This is a hybrid course. We meet Mondays at 1:15 in UW1-031.
This class is a general introduction to the practice of science, intended as an overview of the scientific process. You’ll learn by doing, working with real datasets to research the questions that you generate. Since I am a paleobiologist, we will use a database about fossils as our jumping-off point for immersing ourselves in the scientific process.
This course is required for science students in IAS and is also open to others who are interested in scientific inquiry. You’ll learn approaches to communicating science, analyzing and presenting data, and reviewing literature.
You can expect to learn approaches to data analysis, data presentation, literature searching and science writing that will be applicable to advanced science courses at UWB and to doing science in general. By the end of this course, you will demonstrate the ability to
conduct scientific research and assume a scientific identity.
use statistics to analyze quantitative data, and present the results of your analyses in graphs and in words.
located read, and understand primary literature about your research topic.
adopt a collaborative approach to doing science, including conducting peer review by working with your classmates to exchange ideas, share resources, and review each other’s work.
write a scientific paper that presents the results of your original, scientific research and that places your work in the context of primary literature from that discipline.
Is This Course for Me?
This course is designed to provide an overview of how science works and emphasizes aspects of the scientific process that will serve science students in advanced courses. To benefit from this course:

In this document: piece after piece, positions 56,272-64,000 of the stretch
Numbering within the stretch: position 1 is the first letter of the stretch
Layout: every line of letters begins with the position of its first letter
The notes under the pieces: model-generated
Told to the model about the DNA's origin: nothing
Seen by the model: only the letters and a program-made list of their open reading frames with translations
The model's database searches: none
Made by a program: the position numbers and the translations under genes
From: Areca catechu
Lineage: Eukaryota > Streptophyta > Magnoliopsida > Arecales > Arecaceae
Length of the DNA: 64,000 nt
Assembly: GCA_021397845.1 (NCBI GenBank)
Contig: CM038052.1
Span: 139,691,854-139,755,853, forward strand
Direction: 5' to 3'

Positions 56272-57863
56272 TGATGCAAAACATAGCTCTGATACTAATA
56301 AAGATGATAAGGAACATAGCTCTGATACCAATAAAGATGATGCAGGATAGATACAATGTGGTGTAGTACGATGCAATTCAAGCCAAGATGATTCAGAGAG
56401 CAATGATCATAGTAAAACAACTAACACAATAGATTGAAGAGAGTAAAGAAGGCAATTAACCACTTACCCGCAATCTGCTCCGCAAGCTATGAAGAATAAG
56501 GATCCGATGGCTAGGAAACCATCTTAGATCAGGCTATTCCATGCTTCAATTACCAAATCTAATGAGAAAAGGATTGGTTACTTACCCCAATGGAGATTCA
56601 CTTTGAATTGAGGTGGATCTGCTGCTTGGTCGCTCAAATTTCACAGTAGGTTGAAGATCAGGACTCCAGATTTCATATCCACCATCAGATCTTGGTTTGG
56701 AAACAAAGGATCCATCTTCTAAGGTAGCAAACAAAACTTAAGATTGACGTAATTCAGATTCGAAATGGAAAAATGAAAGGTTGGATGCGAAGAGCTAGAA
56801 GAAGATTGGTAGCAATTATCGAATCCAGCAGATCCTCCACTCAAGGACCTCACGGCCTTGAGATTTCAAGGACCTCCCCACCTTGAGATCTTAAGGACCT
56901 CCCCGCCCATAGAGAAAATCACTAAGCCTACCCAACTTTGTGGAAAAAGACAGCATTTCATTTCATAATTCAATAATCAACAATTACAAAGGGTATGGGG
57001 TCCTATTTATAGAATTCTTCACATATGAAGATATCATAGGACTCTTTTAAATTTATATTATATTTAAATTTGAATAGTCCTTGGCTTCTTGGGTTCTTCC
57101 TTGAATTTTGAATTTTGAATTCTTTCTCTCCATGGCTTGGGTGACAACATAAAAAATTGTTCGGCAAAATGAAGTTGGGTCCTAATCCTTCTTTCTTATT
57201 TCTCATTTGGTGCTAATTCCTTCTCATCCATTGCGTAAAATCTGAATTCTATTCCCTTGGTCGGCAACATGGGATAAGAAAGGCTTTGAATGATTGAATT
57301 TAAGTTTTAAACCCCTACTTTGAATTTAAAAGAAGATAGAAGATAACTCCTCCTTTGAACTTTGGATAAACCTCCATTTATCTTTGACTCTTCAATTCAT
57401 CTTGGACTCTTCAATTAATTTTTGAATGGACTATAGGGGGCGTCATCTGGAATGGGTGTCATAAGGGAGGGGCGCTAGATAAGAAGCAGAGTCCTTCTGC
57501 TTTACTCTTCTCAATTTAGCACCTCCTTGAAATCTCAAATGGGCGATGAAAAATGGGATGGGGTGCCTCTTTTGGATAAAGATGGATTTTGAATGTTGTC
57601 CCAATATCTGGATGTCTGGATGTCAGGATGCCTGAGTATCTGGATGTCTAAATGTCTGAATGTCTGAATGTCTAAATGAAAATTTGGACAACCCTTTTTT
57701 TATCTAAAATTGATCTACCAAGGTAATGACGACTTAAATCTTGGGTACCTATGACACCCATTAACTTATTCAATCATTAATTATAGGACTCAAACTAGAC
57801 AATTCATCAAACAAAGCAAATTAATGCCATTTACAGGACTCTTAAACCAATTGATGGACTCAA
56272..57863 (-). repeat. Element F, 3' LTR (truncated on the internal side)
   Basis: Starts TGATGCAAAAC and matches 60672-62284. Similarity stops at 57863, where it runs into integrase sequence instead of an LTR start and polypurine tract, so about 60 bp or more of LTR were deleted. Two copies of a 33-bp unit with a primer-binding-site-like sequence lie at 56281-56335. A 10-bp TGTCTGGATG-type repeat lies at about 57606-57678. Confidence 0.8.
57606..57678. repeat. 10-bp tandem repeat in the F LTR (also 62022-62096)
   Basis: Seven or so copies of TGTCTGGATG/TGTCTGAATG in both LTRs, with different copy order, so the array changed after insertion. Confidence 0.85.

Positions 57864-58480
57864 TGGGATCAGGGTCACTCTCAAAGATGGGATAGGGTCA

You should have prior exposure to science courses, and thus a basic familiarity with scientific information, its presentation, and the process of scientific investigations.
You should be comfortable with algebra, probability, and presentation of quantitative information in graphs and tables (and be able to interpret data presented in such forms).
A prior course in statistics might be helpful, but it is not required.
Access to technology
Half of this course is online and therefore requires a reliable fast-speed Internet connection. The Open Learning Lab and the library can provide access on-campus if you need it. You also need to make sure that you know how to access the course using Canvas. If you are not familiar with Canvas, please visit the UWB Learning Technologies student tutorial page (or just search: UWB Canvas students). We’ll be using Microsoft Excel to complete the statistical analyses for your research projects.
These objectives apply across all areas of study and your experiences in every IAS course should allow you to develop your abilities and understanding in most, if not all, of the four objectives. This material and assignments in this course will help you in these topics.